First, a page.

Name: E.R. Islyamov

Punishment: 5,000 Roubles

Court: Feodosiya Magistrate's Court No. 90

Circumstances: Belief affiliation unknown

3) 28 April 2017

Name: Ivan Vasiliev

Punishment: 5,000 Roubles

Court: Simferopol, Central District Magistrate's Court No. 16

Circumstances: Hare Krishna devotee, fined for leading January 2017 procession on the streets of Simferopol

Appeal: Simferopol Central District Court

Decision: 7 July 2017

4) 10 May 2017

Name: V.V. Larionov

Sent back for correction and resubmission

Court: Simferopol, Kiev District Magistrate's Court No. 11

Circumstances: Belief affiliation unknown

5) 13 June 2017

Name: Sergei Kolomoets

Punishment: 5,000 Roubles

Court: Sevastopol, Lenin District Magistrate's Court No. 14

Circumstances: Pastor, New Generation Church, police inspection revealed he was leading regular Sunday worship on 9 April

6) 15 June 2017

Name: D.I. Sofronov

Case dropped

Court: Simferopol, Central District Magistrate's Court No. 20

Circumstances: Belief affiliation unknown

7) 15 June 2017

Name: Sergei Martyushov

Punishment: 5,000 Roubles

Court: Kerch Magistrate's Court No. 46

Circumstances: Spoke at 10 April religious meeting of his Jehovah's Witness community without authority

8) 19 June 2017

Name: Eduard Kudin

Punishment: 5,000 Roubles

Court: Kerch Magistrate's Court No. 46

Circumstances: Spoke at 10 April religious meeting of his Jehovah's Witness community without authority

9) 19 June 2017

Name: Dmitry Sazonov

Punishment: 5,000 Roubles

Court: Yalta Magistrate's Court No. 94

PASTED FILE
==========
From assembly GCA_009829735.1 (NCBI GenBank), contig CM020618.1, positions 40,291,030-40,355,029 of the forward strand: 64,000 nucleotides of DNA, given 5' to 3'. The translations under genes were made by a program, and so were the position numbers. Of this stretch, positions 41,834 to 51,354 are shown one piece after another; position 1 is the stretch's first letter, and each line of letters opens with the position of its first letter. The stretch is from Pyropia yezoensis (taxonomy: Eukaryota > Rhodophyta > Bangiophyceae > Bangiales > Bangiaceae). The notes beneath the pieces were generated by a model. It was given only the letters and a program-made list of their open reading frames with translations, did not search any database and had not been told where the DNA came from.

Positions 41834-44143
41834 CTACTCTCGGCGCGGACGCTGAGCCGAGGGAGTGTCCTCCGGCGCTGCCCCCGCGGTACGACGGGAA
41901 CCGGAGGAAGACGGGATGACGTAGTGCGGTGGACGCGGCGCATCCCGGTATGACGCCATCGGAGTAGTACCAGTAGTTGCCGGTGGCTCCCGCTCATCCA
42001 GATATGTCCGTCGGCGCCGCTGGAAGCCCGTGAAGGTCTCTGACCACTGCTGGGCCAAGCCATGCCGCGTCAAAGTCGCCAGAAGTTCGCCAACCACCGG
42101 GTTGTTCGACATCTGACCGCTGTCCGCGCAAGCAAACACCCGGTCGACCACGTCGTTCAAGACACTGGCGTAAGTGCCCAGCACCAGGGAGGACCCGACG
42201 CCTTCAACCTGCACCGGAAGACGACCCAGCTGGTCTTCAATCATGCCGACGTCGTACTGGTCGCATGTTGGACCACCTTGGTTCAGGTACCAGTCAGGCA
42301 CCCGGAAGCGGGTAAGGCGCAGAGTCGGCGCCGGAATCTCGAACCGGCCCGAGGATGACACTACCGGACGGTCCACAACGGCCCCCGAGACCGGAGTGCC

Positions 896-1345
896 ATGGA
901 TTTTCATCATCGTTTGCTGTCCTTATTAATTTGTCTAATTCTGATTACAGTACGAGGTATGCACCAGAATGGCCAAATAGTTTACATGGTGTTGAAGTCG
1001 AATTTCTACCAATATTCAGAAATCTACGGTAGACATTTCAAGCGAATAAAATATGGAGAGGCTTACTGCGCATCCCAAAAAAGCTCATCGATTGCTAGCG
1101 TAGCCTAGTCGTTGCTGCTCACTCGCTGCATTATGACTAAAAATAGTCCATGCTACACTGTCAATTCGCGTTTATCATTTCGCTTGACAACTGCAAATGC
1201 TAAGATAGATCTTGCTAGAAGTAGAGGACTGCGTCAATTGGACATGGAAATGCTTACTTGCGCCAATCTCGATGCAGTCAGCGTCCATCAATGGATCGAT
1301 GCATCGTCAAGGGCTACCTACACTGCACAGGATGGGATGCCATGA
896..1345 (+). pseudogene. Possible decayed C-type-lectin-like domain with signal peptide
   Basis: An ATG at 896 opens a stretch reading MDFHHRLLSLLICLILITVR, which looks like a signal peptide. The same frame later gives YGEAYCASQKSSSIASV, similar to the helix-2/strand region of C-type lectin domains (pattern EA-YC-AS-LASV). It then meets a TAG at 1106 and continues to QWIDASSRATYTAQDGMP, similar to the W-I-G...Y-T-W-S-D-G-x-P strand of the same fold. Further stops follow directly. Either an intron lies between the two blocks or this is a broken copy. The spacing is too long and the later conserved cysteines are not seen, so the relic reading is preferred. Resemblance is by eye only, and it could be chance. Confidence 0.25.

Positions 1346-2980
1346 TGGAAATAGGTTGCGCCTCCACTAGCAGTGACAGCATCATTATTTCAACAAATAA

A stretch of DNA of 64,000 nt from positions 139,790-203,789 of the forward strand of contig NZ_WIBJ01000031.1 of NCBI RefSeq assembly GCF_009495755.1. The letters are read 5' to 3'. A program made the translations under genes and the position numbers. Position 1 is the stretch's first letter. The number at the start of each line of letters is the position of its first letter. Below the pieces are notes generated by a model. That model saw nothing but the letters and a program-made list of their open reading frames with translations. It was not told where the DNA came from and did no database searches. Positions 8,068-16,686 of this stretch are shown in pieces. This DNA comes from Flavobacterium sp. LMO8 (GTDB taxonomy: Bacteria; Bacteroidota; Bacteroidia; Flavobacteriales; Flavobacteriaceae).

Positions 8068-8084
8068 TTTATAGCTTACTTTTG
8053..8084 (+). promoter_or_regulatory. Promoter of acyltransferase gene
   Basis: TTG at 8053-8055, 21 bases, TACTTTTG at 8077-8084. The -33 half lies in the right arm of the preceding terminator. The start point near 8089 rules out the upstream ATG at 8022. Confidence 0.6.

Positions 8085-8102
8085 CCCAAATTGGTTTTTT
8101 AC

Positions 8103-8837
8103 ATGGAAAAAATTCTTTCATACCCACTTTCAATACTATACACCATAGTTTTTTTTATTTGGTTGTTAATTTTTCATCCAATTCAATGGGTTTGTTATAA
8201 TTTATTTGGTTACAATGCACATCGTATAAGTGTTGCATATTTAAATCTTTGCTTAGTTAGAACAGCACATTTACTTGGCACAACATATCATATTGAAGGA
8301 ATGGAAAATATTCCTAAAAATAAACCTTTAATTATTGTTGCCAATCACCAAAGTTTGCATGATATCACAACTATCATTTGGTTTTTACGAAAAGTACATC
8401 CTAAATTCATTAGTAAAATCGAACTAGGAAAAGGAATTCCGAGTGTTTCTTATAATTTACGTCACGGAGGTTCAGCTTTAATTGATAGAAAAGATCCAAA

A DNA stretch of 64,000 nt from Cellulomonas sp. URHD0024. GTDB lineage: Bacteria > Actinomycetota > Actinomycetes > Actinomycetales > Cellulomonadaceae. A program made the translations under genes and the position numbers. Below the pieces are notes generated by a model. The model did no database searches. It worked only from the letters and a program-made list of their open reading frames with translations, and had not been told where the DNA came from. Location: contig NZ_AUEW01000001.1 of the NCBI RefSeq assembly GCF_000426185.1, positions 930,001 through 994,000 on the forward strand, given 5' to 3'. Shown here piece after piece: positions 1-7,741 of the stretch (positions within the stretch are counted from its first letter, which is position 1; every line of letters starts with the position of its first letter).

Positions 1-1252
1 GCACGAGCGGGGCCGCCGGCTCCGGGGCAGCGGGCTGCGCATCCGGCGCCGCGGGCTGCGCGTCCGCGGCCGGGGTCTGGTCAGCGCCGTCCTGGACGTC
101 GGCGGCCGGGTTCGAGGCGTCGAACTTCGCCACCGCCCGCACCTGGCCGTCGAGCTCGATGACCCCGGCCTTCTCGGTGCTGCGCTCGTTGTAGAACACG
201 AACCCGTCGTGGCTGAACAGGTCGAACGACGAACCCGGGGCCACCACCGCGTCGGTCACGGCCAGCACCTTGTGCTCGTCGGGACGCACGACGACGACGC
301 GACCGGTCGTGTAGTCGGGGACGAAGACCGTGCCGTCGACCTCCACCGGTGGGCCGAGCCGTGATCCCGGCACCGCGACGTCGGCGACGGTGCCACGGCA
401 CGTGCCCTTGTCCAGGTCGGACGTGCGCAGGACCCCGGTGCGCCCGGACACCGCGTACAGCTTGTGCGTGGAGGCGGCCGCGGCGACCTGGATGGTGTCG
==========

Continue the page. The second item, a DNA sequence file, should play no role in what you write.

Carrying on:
Circumstances: Read Bible, sang songs and prayed at Jehovah's Witness services without authority

Appeal: Yalta City Court

Reached court: 12 July 2017

Hearing due: 14 August 2017

10) 20 June 2017

Name: Artyom Morev

Punishment: 5,000 Roubles

Court: Yalta Magistrate's Court No. 95

Circumstances: Pastor of Generation of Faith Pentecostal church, case transferred 25 April 2017 from Yalta City Court to Yalta Magistrate's Court No. 95, case returned 28 April 2017 for correction and resubmission

11) 27 June 2017

Name: Vitaly Arsenyuk

First hearing

Court: Dzhankoi Magistrate's Court No. 34

Circumstances: Jehovah's Witness, Arsenyuk died night following first hearing

12) 12 July 2017

Name: P.Yu. Grishchenko

Case reached court

Court: Simferopol, Central District Magistrate's Court No. 16

Circumstances: Belief affiliation unknown

13) 26 July 2017

Name: Pavel Shpak

Hearing due

Court: Simferopol, Central District Court

Circumstances: Council of Churches Baptist, led Sunday worship service of his church on 30 April 2017 attended by two police college students, raided at end by police and prosecutor's office officials, case reached court 27 June 2017

(END)

Reports on freedom of thought, conscience and belief in Crimea can be found at http://www.forum18.org/Archive.php?query=&religion=all&country=86.

For more background information see Forum 18's religious freedom survey of Crimea at http://www.forum18.org/archive.php?article_id=2051.

A printer-friendly map of the disputed territory of Crimea, whose extent is not marked, can be found in the south-east of the map entitled 'Ukraine' http://nationalgeographic.org/education/mapping/outline-map/?map=Ukraine.

Reports and analyses on freedom of thought, conscience and belief in Russia within its internationally-recognised territory can be found at http://www.forum18.org/Archive.php?query=&religion=all&country=10.

All Forum 18 News Service material may be referred to, quoted from, or republished in full, if Forum 18 <www.forum18.org> is credited as the source.